Photographers Io Bechir and Fanny Vermont recently opened their own studio and gallery space in Second Life. Called Clockwork Skimmer, the space has a distinctively steampunk feel to it, and offers a cosy space for both Io and Fanny to display their work.
The lower floor of the space, where visitors arrive, presents the looks and feel of a basement space, with bare brick walls and small windows placed high in the walls, close to the wood ceiling. A rough wooden floor, a bare iron supporting frame for the floor above, and exposed copper pipes complete the basic room décor. Into this Io has added various furnishings – free-standing spotlights, a wine rack, easy chairs and a large leather sofa, before which lays a great big bear rug. “I am a big Steam fan,” Io informed me as we chatted about the design, “I think it’s a nice motif for a gallery space.”
I couldn’t agree more, as the entire effect creates a beautifully intimate space ideal for presenting her work, which has a wonderful ability to project so much to the observer: strength, fragility, vulnerability, beauty, vitality, and more. In all nine of Io’s pieces are displayed here, the casual manner in which they are placed on or against walls or sit on easels very much promoting the feeling one has been invited into her personal work space, rather than attending a formal exhibit.
The upper floor, reached via an open staircase, is home to a more formal exhibition space, which might be imagined as being on the ground floor of the building. It is here that Fanny has her exhibition, entitled Balance. In it, she presents nine nude images in three sets of three, all in black and white. Each image is exquisitely posed and presented, and as with Io’s pieces, they each individually, and in their collective trios, present a narrative.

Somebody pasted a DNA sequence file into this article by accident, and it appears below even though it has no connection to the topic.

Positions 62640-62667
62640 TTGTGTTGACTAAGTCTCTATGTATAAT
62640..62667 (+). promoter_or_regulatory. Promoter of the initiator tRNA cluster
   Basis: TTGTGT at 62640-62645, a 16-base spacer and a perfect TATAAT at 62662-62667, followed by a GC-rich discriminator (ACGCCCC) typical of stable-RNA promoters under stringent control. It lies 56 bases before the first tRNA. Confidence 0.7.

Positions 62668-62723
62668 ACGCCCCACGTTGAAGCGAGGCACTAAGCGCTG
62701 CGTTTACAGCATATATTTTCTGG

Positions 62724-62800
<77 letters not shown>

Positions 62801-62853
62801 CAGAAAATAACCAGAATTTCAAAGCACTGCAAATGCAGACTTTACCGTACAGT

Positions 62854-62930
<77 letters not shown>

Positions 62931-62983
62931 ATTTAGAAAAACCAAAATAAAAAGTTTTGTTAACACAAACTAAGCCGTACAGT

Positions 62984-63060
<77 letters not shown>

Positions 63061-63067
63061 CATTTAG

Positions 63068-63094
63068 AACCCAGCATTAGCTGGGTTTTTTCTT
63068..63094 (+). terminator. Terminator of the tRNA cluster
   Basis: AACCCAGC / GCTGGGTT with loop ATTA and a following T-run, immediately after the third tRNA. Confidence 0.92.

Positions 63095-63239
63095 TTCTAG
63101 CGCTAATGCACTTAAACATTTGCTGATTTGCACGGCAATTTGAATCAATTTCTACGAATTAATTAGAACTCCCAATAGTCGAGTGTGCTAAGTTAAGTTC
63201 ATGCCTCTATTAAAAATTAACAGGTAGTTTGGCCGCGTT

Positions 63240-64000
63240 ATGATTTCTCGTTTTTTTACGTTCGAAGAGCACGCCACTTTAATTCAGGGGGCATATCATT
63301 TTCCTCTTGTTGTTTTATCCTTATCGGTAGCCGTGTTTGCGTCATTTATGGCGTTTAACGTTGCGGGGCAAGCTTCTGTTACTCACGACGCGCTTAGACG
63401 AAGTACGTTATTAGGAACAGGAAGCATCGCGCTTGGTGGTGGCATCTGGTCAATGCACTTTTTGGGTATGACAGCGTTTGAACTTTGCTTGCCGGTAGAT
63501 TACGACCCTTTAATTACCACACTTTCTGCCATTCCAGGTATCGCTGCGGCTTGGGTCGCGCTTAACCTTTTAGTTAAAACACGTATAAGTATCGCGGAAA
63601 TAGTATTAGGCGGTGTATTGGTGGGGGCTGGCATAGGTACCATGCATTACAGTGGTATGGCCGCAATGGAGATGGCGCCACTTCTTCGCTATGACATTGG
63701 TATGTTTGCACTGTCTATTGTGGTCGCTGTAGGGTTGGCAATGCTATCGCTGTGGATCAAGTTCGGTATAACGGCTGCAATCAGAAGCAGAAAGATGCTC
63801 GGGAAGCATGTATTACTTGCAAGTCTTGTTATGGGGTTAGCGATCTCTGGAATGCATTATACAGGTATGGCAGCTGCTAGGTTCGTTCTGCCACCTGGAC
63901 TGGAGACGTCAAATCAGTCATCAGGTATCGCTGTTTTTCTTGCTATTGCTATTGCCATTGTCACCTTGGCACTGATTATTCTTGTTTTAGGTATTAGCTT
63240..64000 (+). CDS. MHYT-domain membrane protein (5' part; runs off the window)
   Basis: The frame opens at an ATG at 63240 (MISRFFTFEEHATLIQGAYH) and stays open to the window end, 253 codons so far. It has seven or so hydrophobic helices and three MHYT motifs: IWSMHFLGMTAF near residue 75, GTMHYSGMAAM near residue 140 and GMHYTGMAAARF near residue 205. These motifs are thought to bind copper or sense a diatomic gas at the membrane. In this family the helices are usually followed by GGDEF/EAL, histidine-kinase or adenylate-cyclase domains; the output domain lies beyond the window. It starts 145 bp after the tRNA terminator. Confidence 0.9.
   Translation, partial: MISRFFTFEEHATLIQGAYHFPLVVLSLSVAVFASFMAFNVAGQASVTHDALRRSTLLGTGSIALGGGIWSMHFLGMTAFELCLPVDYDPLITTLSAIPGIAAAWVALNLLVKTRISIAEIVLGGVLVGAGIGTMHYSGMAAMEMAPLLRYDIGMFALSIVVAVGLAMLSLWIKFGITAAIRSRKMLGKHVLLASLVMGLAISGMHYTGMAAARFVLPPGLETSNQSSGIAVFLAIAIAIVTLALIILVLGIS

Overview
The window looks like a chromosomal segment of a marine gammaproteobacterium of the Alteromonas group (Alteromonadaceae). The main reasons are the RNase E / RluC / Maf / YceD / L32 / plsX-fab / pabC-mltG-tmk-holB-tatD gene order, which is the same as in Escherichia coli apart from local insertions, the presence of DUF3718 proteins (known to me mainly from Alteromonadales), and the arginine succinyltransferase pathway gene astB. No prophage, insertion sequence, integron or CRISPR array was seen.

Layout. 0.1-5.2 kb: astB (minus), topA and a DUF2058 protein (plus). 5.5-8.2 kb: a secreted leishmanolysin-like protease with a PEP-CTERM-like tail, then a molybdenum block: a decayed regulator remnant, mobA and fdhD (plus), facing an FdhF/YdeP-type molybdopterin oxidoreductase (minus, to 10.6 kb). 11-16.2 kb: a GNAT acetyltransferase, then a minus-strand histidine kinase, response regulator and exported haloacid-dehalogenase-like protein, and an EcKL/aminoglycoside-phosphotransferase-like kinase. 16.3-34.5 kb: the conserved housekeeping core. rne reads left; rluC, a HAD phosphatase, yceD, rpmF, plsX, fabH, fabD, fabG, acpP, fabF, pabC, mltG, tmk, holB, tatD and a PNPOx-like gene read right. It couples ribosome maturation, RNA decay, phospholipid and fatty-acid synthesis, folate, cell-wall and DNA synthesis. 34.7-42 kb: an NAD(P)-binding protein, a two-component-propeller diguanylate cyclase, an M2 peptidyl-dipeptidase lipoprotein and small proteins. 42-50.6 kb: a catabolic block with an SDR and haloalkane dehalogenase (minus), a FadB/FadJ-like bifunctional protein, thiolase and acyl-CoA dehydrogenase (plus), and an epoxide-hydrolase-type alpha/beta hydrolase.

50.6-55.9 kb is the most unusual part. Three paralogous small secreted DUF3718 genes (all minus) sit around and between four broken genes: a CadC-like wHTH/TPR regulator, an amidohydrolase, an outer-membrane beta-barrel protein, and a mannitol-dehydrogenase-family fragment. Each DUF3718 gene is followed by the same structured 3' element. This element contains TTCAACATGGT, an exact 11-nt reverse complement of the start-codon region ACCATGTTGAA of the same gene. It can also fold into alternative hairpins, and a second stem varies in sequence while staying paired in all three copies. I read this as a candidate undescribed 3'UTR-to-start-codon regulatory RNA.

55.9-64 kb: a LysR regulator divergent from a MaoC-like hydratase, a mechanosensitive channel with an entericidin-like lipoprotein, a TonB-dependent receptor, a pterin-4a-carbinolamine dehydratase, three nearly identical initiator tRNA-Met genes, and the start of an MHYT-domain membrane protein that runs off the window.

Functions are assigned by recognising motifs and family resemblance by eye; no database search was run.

“Balance is my second series based on a concept. As the name implies I developed and photographed some of my ideas referring to the theme but still with enough room for personal interpretations,” Fanny notes of the exhibit, “taken in my studio which is not much more than an ample, empty hall. I wanted to be able to use a tele lens and also to get more possibilities where to place the light projector. For six images I used a large, white backdrop with a rather wide dimensioned cove which creates nice results in combination with the spotlight.”
As well as describing he means of creating her images, Fanny also divulges her approach to framing and presenting them in-world in order to preserve their 16:10 aspect ratio. While this may sound a dry description, in actual fact, it is quite the reverse. While the image sets themselves are enthralling as seen, being invited into the complete creative process which brought them from idea to finished displayed piece, draws one deeper into them; so we become less observers and more partners sharing in Fanny’s work.
I’ve been a fervent admirer of Io’s work since first encountering it, and I’ve become an instant admirer of Fanny’s work as well, as a result of this first expose to it. As such, I’m very much looking forward to future exhibitions at Clockwork Skimmer.